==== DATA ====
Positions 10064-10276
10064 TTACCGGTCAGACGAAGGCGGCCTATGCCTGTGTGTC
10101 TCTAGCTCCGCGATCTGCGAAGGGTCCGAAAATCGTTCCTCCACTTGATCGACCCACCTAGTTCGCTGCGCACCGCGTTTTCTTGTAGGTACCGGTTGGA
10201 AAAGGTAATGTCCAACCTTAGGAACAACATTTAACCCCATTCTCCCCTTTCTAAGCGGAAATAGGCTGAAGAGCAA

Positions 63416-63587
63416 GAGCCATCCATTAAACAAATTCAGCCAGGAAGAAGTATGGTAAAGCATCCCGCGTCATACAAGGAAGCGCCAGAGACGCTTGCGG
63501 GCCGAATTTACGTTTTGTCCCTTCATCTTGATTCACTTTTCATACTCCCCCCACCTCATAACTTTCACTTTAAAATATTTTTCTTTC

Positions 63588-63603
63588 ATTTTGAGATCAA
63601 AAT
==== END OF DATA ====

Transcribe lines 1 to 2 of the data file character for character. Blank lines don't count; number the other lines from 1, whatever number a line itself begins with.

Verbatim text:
Positions 10064-10276
10064 TTACCGGTCAGACGAAGGCGGCCTATGCCTGTGTGTC